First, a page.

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Liposuction (cont.)

During the Procedure

On the day of the procedure, the patient typically has an initial opportunity to ask questions to the nurse and surgeon, after which a final consent form is signed. At this time, the surgeon marks the areas to be suctioned and an intravenous line (IV) is placed to deliver fluids and medications as necessary. If tumescent liposuction is planned, the patient will be given an oral mild sedative pill and is taken to the operating room. In the operating room, a nurse will then inject approximately four to 20 tiny areas with numbing solution and start to inject the tumescent fluid with a small needle.

Depending on the area to be suctioned, the process of numbing an area can take from 30 minutes (chin or knees) to several hours (most other areas). To get good anesthesia to the area, it is important to perform the numbing slowly, as this can make the experience more pleasant. Most patients have very little, if any, discomfort during this part of the process. Additionally, they may fall asleep, watch TV, or listen to music at this time.

If the surgeon is performing the non-tumescent method (without injecting the solution into the area to be suctioned), anesthesia ranging from intramuscular-only to general anesthesia may be given. Both the tumescent liposuction procedure and the non-tumescent procedure yield excellent results; however, the former avoids the risks of injected anesthesia. Additional benefits of tumescent liposuction include the use of smaller cannulas, less bleeding, less need for post-procedure pain control, less bruising, and quicker recovery.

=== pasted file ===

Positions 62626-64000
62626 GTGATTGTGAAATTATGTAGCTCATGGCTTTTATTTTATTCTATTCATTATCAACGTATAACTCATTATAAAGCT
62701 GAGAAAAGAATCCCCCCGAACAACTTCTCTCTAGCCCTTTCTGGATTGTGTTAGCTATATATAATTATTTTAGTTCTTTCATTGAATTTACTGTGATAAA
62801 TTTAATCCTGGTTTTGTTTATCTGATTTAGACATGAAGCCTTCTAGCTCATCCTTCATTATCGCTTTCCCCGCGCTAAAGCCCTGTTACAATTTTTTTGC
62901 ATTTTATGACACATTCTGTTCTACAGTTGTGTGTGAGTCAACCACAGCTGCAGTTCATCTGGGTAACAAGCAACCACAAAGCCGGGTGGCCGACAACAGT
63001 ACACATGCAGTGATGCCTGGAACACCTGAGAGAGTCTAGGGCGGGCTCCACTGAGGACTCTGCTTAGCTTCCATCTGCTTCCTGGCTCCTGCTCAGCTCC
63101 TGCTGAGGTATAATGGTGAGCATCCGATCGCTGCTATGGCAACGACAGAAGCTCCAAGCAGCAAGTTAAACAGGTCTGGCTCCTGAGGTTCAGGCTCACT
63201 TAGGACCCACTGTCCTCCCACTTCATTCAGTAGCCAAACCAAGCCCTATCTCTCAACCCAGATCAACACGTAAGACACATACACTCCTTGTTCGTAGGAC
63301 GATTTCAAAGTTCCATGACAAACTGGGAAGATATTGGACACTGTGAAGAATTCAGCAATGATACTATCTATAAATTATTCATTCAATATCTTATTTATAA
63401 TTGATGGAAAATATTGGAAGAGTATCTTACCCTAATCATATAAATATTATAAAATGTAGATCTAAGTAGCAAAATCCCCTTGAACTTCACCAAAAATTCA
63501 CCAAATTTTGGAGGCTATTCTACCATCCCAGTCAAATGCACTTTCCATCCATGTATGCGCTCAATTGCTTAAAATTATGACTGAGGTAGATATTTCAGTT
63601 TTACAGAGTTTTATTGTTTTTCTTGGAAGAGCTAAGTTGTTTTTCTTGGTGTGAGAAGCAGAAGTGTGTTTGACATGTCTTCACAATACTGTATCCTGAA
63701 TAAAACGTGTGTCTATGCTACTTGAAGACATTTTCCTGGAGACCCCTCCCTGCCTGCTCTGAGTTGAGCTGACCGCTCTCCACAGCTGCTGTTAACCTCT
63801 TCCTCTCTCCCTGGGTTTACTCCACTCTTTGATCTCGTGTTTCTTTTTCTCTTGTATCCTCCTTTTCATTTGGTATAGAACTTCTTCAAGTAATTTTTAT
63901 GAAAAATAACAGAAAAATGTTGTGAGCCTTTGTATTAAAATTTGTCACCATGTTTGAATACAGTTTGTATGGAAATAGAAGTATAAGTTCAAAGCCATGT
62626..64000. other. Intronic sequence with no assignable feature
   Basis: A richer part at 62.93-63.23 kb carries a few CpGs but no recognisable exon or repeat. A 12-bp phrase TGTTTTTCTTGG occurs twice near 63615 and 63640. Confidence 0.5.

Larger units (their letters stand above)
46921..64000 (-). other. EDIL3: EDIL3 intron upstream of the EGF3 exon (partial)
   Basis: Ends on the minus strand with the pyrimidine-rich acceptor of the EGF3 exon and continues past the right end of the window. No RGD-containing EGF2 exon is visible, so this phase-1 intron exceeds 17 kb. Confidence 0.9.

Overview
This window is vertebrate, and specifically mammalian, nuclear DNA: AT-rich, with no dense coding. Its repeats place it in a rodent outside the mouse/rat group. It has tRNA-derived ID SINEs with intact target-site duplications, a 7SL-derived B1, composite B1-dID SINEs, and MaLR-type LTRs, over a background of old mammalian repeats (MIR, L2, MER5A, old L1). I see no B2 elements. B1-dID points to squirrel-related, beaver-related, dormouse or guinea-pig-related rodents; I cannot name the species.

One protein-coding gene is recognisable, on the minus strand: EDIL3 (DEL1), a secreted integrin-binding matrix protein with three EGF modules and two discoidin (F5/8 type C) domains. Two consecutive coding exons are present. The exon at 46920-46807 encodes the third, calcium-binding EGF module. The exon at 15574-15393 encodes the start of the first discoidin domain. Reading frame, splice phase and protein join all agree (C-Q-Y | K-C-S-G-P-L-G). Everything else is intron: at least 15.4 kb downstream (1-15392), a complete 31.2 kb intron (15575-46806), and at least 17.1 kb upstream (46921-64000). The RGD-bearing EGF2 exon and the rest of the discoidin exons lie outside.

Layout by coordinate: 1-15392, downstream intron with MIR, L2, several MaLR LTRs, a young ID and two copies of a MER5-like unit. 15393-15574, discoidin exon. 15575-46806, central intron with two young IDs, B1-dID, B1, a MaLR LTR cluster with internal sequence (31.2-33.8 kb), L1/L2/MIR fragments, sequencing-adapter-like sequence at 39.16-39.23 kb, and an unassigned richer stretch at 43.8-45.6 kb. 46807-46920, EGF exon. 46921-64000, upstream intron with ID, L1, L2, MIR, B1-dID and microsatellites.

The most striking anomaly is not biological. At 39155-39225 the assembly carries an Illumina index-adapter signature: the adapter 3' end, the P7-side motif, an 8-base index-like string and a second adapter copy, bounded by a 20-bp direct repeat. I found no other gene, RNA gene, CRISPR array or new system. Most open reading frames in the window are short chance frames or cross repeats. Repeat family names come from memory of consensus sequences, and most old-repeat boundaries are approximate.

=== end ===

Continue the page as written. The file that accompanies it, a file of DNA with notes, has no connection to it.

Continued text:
After the area is anesthetized (if performing tumescent liposuction) or the patient is sedated, the surgeon will suction the area(s). Before the tumescent method or suction, the laser-assisted liposuction portion may be used to help melt the fat and seems to result in larger amounts of fat being suctioned, with potentially more retraction of the areas as well.

In tumescent liposuction, generally less areas can be suctioned at one time as the fluid that tumesces, or anesthetizes, the area contains lidocaine and several other ingredients. The total amount that can be used is based on the weight of the patient. Typically, this means that no more than one large area or two smaller areas can be done at one time except in unusual cases.

On the other hand, in the traditional method, many areas are typically able to be suctioned at once. However, a large amount of fat suctioning at one time may increase risks to the patient.

The entire procedure may last an hour or less, depending on the areas to be suctioned. It may be necessary to give a little more numbing material during the procedure. Additionally, some surgeons may use an intravenous relaxant medication, such as Versed, during the procedure.

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